Caribbean 360
Feb 28, 2014

Excerpt

PORT-OF-SPAIN, Trinidad, Thursday February 27, 2014 IPS – Industrial engineer Ancel Bhagwandeen thinks that growing your food indoors is a great way to protect crops from the stresses of climate change. So he developed a hydroponic system that “leverages the nanoclimates in houses so that the house effectively protects the produce the same way it protects us,” he says. Bhagwandeen told IPS that his hydroponic project was also developed “to leverage the growth of the urban landscape and high-density housing, so that by growing your own food at home, you mitigate the cost of food prices.”

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March 7, 2014   Comments Off

An urban farm in Las Vegas? Supporter looking at 50 acres, seeking startup money

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Hydroponics, a method of growing plants in water instead of soil, can bring farming into the urban areas where consumers are concentrated. Photo by Amian Dovarganes.

“We could be picking a tomato two years from now, but it’s hard to say,” Garza said. “It’s going to take teamwork and collaboration throughout Southern Nevada.”

By Conor Shine
Las Vegas Sun
Feb. 16, 2014

Excerpt:

With traditional family farms in decline across the country, James Garza wants to reinvent how food is grown and distributed to local communities, starting with a farm in the middle of the desert.

Garza is leading an effort to build a large-scale urban farm in the Las Vegas area, setting his sights on 50 acres of undeveloped land at Desert Breeze Park near Cimarron and Spring Mountain roads.

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February 23, 2014   Comments Off

Former school building’s football field and playground converted to vegetable garden in Iowa

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Stephen Kalina (left) and Mike Elwick look at the growth progress of tomato plants at Old School Produce Company in Vinton, Iowa. (Jim Slosiarek/The Gazette-KCRG TV9).

Vinton, Iowa man gets an education in urban farming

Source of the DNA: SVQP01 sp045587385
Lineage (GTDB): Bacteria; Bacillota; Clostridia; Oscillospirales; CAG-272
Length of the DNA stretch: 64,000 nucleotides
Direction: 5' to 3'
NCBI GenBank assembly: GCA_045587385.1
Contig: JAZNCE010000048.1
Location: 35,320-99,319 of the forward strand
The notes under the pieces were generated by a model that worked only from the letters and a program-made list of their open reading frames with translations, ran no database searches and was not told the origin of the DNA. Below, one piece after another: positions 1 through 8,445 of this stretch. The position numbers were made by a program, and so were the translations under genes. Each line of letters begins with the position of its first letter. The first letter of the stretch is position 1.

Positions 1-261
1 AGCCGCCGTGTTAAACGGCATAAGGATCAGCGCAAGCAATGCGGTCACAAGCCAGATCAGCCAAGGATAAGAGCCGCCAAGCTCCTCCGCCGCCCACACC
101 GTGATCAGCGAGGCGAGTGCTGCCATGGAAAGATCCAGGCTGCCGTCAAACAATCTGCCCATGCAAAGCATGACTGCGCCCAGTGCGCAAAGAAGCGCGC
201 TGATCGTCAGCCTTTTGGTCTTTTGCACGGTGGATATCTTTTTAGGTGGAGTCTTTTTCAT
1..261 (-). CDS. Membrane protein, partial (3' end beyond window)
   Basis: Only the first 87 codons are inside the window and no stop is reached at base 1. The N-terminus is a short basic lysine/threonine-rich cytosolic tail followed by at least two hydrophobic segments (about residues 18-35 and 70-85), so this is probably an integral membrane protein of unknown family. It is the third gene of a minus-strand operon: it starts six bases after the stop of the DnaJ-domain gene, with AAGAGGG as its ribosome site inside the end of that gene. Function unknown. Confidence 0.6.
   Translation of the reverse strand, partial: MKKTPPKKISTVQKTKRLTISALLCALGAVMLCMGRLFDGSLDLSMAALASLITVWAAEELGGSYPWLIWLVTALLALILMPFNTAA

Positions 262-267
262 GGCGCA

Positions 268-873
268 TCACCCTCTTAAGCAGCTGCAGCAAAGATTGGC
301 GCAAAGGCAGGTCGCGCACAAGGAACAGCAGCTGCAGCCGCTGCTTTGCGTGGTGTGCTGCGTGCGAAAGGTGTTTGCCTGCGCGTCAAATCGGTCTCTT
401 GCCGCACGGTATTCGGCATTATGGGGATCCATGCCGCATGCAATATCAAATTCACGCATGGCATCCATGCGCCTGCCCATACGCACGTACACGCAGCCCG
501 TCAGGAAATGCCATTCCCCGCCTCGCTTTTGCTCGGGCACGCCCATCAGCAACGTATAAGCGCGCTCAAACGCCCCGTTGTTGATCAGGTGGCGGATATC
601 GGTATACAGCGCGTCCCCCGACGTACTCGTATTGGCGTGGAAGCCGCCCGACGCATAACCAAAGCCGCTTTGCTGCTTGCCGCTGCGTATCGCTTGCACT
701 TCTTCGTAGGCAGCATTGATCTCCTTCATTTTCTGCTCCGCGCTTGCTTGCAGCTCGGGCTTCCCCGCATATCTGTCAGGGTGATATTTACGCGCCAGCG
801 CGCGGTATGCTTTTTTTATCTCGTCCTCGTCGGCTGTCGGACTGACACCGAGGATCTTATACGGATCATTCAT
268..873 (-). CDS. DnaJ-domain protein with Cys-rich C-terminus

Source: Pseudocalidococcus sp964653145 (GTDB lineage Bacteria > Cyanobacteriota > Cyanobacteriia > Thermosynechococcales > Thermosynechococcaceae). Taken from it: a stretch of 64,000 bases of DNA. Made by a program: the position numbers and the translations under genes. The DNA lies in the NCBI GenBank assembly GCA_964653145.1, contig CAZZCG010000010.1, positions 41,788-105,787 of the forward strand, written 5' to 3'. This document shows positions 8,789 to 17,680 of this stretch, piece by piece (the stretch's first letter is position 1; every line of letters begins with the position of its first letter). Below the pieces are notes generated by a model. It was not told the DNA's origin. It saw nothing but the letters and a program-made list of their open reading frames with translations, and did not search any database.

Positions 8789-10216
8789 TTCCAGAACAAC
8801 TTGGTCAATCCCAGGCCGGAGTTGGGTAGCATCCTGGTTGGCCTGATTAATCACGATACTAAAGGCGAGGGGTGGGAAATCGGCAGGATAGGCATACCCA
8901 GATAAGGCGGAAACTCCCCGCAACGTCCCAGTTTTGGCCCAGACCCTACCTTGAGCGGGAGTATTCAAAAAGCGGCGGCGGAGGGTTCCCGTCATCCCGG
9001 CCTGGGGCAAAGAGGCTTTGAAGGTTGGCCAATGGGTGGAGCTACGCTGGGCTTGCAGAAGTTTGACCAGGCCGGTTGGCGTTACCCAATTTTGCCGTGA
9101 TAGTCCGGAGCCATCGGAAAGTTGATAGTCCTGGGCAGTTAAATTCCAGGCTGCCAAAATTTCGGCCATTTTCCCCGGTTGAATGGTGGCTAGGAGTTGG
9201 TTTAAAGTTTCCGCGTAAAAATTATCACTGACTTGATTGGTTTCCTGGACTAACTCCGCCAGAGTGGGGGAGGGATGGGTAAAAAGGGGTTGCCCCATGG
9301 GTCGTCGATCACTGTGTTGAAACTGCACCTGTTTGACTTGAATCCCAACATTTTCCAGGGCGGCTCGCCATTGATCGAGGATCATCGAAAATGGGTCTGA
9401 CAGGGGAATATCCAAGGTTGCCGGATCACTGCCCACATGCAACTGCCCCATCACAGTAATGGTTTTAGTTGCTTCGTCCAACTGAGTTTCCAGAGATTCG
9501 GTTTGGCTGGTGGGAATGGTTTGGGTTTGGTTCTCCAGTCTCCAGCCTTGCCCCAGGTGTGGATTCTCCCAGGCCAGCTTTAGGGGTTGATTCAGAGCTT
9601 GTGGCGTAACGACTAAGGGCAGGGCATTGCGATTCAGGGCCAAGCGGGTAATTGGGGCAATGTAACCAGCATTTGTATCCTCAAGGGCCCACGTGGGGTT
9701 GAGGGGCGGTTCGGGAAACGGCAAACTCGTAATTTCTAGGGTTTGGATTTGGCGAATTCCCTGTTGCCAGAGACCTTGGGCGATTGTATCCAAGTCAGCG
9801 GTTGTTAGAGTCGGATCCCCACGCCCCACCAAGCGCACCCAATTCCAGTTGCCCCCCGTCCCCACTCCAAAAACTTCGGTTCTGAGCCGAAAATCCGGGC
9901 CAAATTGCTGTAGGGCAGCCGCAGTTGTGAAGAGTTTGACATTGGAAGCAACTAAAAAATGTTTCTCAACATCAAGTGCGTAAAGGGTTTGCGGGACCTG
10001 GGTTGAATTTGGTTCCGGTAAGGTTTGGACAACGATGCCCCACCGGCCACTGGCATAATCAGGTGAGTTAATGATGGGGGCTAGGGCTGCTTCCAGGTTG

By Deborah Neyens
The Gazette
30 January 2014

Excerpt:

“I had no plan for it,” Elwick admitted. “I bought it because it was a great old building with great exposure right in the middle of town. But then it became a question of now that I own it, what am I going to do with it?”

In researching local zoning ordinances, Elwick noted that one permissive use was truck garden. Although he “didn’t know anything about gardening,” he was drawn to the idea of joining the local food movement and converting the old football field and playground into an urban farm to grow and sell vegetables.

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February 11, 2014   Comments Off

Gertjan Meeuws – Indoor Farming: The Next Generation of Growing

With LED lighting we only provide wavelengths that are useful for growth and development of the crop.

TEDxBrainport 2012

Gertjan Meeuws is a pretty stubborn Dutch horticultural engineer, convinced that the way we are producing our food today, won’t be a sustainable solution for feeding the world of tomorrow. Born in The Netherlands in 1962, he finished the University of Applied Sciences in ‘s-Hertogenbosch in 1983. Ever since, he has been involved in improving the performances of crops by combining his plant physiological knowledge with developing mathematical models and disrupting insights.

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February 7, 2014   Comments Off

Hydroponics used to grow salad in tunnels under London

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Zero Carbon Food is growing pea shoots, rocket, red lion mustard, radish, tatsoi, pak choi and miniature broccoli in tunnels beneath London. Photograph: unknown/Zero Carbon Food

A second world war bomb shelter has been converted to grow eco-friendly salad approved by celebrity chef Michel Roux Jnr

By Tim Smedley
Guardian Professional
30 January 2014

Excerpt:

A few hundred metres from Clapham North tube station stands a padlocked gate. Behind the gate is a dark, damp entrance to a spiral staircase leading 33 metres underground. A series of tunnels built as a second world war bomb shelter large enough to fit 8,000 people have remained virtually unused. Until now. At the end of one tunnel comes a pinkish-purple glow from behind white plastic sheeting. The Breaking Bad comparison is obvious. But the produce being grown using hydroponics and LED lights isn’t illegal. It’s salad. Salad, the taste of which is liked by no less than chef Michel Roux Jnr.

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January 31, 2014   Comments Off